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Obermeier, the mother in Maryland, says the issue of equity weighed heavily on her when she decided to pull her kids from public school. “It was hard to think that, ‘OK I can solve it for myself,” while many others in the district would be left without a solution, she says.

As an immigrant from Ecuador, she also worries that the challenges of this school year will disproportionately affect low-income families or immigrants who don’t speak English and who can’t easily help their children learn at home. “To me, the most equitable thing to have done was to open the schools and give priority to precisely the kids who need it,” she says.

But as more school districts fail to reopen, families will continue to find individual, if inequitable, solutions.

“In the end, we just have to make sure we have our priorities straight,” Obermeier says, “and for us right now, it’s stability and the least amount of disruption for our kids.”


#Newsworthy…

COVID-19: World cases crosses 25 million milestone.

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Global coronavirus infections soared past 25 million on Sunday, as countries around the world further tightened restrictions to try to stop the rampaging pandemic.

A million additional cases have been detected globally roughly every four days since mid-July, according to an AFP tally, with India on Sunday setting the record for the highest single-day rise in cases with 78,761.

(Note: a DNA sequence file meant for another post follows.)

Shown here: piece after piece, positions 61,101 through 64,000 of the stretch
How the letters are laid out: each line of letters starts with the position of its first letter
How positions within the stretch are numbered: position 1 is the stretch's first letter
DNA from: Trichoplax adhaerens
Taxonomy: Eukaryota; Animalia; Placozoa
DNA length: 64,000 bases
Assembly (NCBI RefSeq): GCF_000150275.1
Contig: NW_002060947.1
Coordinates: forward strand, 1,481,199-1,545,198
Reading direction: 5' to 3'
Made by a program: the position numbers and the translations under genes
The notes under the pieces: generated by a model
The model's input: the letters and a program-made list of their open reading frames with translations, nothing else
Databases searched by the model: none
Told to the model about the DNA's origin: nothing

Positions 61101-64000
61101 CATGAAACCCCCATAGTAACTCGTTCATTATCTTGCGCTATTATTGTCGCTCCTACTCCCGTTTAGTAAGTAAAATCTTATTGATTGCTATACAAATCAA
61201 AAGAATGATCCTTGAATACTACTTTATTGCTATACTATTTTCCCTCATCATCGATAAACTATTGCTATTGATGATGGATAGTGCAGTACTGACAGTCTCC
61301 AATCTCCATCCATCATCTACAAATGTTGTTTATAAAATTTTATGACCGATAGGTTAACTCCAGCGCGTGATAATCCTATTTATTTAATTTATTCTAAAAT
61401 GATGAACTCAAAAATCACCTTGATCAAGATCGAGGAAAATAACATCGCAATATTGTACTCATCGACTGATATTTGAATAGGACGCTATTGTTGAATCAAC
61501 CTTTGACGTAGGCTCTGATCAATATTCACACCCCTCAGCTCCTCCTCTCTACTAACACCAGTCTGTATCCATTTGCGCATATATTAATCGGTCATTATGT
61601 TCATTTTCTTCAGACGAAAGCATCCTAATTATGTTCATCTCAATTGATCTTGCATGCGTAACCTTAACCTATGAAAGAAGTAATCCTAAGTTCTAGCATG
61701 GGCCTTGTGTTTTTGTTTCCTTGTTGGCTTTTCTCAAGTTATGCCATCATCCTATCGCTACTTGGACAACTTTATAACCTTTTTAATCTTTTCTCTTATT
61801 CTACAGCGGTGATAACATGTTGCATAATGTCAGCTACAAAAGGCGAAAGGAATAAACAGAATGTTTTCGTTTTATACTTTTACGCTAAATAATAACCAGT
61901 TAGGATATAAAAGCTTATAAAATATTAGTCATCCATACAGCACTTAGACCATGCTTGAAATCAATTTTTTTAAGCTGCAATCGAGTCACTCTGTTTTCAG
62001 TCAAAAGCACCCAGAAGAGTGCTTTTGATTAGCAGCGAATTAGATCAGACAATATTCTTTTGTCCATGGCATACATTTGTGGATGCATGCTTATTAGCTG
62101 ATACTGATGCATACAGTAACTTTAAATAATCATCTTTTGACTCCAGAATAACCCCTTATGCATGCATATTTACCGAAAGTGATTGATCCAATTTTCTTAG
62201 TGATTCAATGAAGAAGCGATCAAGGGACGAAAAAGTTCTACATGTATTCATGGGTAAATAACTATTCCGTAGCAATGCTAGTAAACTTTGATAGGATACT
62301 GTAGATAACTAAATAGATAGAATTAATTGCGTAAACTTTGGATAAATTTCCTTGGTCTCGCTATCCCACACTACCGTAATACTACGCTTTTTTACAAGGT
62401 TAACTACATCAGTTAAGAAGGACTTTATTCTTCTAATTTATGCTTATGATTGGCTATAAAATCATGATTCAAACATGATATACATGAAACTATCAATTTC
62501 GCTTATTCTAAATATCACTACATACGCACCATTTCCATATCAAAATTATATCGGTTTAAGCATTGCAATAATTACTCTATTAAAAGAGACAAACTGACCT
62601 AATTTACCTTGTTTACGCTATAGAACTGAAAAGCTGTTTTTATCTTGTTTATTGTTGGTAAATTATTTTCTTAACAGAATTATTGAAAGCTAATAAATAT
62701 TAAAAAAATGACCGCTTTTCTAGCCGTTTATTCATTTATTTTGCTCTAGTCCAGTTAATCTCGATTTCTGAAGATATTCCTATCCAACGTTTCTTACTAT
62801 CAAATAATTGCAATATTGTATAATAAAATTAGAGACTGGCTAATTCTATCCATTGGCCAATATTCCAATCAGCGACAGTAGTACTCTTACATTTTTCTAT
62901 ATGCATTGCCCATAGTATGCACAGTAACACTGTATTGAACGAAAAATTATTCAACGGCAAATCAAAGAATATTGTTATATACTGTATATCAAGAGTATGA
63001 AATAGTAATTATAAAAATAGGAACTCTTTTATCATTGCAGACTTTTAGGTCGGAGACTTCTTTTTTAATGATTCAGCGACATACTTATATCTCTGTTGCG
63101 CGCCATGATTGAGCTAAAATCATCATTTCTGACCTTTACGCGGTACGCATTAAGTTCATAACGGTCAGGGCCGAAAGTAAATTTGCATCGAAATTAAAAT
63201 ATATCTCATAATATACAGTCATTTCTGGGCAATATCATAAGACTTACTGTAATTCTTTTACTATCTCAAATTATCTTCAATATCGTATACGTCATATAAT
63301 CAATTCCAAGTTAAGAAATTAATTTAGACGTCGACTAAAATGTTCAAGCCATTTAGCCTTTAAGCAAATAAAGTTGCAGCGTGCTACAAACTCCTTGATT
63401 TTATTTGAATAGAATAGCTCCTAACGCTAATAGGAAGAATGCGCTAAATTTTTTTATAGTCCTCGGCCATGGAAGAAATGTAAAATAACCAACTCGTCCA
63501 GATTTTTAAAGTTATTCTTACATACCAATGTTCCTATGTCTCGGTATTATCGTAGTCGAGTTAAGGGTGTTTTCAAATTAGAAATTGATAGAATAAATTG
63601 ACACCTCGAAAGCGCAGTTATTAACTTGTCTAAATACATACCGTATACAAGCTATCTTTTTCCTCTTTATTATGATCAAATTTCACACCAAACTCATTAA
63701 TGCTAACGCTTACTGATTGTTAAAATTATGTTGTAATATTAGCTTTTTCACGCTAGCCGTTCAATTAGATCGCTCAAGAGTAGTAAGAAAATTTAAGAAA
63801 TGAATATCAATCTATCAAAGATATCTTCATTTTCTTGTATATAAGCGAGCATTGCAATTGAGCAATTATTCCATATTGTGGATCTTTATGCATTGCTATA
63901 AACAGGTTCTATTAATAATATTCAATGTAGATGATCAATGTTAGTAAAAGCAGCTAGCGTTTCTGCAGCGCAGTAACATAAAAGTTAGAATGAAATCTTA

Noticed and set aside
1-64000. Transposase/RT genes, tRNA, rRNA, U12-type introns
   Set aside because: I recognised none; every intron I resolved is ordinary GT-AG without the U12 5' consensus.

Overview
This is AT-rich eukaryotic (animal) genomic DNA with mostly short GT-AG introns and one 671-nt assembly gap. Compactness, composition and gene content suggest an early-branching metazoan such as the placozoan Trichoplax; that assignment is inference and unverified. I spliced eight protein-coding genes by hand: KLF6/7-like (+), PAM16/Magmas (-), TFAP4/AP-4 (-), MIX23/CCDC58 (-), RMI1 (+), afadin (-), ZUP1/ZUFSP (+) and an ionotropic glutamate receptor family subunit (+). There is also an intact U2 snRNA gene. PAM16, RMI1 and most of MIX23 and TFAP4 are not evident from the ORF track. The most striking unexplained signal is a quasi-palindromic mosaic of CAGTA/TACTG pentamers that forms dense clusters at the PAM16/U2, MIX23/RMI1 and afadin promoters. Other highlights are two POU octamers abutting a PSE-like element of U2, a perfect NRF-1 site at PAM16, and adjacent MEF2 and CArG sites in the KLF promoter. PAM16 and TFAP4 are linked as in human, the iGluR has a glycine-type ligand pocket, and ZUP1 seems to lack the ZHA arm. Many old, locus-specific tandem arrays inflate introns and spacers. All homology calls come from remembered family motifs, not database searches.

The surge in India, home to 1.3 billion people, came as the government further eased lockdown restrictions on the weekend to help ease pressure on the reeling economy.

Even nations such as New Zealand and South Korea, which had previously brought their outbreaks largely under control, are now battling new clusters of infections.

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On the other side of the world, Latin America — the worst-hit region — was still struggling with its first wave, with Covid-19 deaths in Brazil crossing 120,000, second only to the United States.

Brazil’s curve “has stabilised now, but at a very dangerous level: nearly 1,000 deaths and 40,000 cases per day,” said Christovam Barcellos, a researcher at public health institute Fiocruz.

“And Brazil still isn’t past the peak.”

Nearly 843,000 people have died of Covid-19 globally, and with no vaccine or effective treatment available yet, governments have been forced to resort to some form of social distancing and lockdowns to stop the spread of the virus.

Masks will become mandatory from Monday on public transport and flights in New Zealand, which went more than 100 days without local transmission before the current cluster emerged.